The Pitfalls of Writing from the Dark Heart

dark-heartA difficulty in writing a first novel is for the writer to recognize the difference between creating a story meant to transport an audience and a story meant to process the feelings and issues of the writer.

Most people in this world are ego-centric, which makes it easy to accumulate grievances and angry feelings. In yoga, this is referred to as the eight meannesses of the Dark Heart. The eight meannesses are hatred, shame, fear, grief, condemnation, race prejudice, pride of pedigree, and a narrow sense of respectability.

When I read some manuscripts, I can say with certainty who the author hates, what they are ashamed of, what they fear, what they grieve, what they condemn, what races they hate, what lineage they feel pride about belonging to, and what they consider respectable. What the story is about, why I should care about what happens to the main character, the goal of the main character, or even that the story has some kind of point, not so much.

The typical signs that a writer is generating a script from a dark heart is that the main character will be diffuse (because they are a vehicle for the author) and the minor characters will be the most lively people, because they will typically be fueled by the writer’s anger, need to condemn and to punish.

Another sign, the most vivid, compelling writing will revolve around characters in the manuscript being tortured and murdered because they are symbolic to the author of the people who anger them, who they hate, who they fear, or who they condemn for not acknowledging them.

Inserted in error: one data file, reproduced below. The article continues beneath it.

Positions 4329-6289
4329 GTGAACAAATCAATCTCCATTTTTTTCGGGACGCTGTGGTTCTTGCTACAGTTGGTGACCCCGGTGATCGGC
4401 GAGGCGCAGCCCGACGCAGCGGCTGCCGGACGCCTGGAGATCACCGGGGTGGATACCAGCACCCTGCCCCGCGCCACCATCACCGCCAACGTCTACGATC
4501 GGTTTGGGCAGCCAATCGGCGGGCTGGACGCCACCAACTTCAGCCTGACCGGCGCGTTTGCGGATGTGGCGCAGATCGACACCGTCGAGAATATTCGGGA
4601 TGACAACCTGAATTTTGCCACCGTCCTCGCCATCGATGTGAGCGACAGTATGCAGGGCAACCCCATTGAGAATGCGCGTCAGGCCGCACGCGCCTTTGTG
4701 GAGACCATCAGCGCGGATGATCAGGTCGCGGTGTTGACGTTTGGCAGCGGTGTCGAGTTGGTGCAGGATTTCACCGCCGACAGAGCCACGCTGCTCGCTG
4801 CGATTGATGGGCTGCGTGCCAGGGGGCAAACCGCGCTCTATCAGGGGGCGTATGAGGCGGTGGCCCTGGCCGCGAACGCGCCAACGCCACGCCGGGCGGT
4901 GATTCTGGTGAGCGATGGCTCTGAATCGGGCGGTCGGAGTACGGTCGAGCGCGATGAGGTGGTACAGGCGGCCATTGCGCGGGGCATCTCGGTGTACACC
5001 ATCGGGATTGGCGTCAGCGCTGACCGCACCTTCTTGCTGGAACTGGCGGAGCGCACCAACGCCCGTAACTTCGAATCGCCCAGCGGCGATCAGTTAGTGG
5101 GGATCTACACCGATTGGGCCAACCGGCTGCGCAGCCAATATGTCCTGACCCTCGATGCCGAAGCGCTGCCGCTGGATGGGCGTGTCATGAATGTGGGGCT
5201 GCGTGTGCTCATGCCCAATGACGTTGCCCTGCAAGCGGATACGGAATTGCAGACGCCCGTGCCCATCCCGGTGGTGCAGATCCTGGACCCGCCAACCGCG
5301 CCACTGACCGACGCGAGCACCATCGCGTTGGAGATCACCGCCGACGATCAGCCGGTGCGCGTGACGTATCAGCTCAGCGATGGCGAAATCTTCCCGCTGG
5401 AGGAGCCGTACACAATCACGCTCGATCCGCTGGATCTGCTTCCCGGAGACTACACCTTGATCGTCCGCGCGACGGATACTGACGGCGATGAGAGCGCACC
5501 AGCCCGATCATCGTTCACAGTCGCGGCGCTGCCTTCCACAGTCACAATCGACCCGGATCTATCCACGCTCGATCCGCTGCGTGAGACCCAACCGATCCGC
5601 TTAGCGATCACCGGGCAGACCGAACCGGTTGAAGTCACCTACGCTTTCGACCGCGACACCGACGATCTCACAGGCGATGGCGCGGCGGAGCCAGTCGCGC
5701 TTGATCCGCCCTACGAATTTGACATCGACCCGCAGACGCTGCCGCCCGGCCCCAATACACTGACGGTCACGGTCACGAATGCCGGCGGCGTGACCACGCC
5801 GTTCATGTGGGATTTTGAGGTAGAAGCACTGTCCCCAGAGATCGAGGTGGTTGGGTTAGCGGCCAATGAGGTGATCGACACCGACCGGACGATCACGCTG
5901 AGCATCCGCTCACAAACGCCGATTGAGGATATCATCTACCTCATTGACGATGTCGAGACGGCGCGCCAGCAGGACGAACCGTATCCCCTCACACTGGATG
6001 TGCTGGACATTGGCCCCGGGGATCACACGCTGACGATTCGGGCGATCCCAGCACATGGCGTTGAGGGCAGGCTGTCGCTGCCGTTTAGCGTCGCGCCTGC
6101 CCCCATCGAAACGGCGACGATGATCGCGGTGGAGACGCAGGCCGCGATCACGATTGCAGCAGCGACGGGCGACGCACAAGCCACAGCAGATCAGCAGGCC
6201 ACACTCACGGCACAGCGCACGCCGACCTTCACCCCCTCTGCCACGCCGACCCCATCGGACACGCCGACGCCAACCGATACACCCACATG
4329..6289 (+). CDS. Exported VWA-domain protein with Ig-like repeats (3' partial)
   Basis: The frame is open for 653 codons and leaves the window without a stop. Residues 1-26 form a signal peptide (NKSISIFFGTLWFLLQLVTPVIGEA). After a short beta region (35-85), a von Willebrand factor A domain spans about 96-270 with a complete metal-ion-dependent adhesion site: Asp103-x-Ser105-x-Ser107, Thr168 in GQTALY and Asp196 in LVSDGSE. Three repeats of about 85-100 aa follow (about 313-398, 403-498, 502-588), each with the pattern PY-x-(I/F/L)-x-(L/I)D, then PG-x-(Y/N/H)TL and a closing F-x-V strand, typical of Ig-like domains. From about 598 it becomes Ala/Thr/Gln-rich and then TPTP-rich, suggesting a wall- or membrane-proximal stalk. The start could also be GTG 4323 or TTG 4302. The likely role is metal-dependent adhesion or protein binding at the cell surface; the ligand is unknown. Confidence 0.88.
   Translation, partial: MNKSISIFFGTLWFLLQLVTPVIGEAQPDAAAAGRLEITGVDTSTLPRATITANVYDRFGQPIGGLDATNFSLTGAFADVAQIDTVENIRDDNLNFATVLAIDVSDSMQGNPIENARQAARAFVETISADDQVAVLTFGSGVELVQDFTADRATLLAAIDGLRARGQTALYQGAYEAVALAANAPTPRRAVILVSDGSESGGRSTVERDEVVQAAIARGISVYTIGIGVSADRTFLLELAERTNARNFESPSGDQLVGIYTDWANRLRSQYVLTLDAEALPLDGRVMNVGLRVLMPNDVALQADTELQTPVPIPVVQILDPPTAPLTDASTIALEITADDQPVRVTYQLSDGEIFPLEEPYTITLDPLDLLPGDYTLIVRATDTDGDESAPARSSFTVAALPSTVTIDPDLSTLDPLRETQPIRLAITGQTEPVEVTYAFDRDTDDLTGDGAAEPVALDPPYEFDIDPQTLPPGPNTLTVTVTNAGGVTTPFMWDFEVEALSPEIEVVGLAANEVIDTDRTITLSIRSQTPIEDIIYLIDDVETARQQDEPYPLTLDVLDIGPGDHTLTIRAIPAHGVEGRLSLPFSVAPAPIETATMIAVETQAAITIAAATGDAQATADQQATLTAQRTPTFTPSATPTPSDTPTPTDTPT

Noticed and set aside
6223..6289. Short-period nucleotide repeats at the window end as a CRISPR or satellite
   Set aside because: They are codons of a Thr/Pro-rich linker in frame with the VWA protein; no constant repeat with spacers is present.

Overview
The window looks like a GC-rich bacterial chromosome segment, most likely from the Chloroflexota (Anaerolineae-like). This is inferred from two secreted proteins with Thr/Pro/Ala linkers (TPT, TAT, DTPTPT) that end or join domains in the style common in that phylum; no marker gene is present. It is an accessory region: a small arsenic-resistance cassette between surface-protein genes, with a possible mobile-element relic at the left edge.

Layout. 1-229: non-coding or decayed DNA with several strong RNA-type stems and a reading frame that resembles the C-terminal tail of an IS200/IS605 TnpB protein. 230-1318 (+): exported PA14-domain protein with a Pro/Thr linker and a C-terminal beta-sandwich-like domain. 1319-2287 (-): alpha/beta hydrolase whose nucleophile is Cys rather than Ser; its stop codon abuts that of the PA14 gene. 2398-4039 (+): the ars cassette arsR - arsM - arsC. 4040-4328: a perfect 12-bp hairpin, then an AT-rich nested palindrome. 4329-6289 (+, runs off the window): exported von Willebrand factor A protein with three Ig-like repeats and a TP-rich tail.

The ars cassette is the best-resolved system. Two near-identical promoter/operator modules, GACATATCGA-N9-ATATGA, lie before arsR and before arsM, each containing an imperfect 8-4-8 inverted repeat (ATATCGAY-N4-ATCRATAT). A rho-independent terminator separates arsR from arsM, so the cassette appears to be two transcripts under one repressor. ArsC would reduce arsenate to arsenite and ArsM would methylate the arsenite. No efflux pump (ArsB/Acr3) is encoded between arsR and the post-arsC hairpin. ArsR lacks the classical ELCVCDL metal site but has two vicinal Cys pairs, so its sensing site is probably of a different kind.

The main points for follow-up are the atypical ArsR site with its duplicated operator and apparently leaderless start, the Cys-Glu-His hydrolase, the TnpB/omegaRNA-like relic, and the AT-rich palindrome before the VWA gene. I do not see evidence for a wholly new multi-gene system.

I understand the need to write stories generated by my dark heart, but I’ve also learned to recognize them for what they are. When I finish them and recognize what I’ve created, I move on to writing a story meant for an audience.

If you’re getting the same feedback from skilled, perceptive readers about your main character not working and your minor characters taking over your manuscript, stop and think about the basics of telling a story:

  • Does something happen to set your story in motion?
  • Is what your main character wants accessible to your audience, and important?
  • Are you giving your audience a reason to care about what happens next to your main character?

Writing a good novel is a tough gig. Trying to write a good novel while weighed down by a dark heart can cloud your judgement.

Bill Johnson is the author of A Story is a Promise & The Spirit of Storytelling, available on Amazon Kindle. He is currently the office manager for Willamette Writers, a group in the Pacific Northwest with 1,700 member and an annual conference the first weekend of August.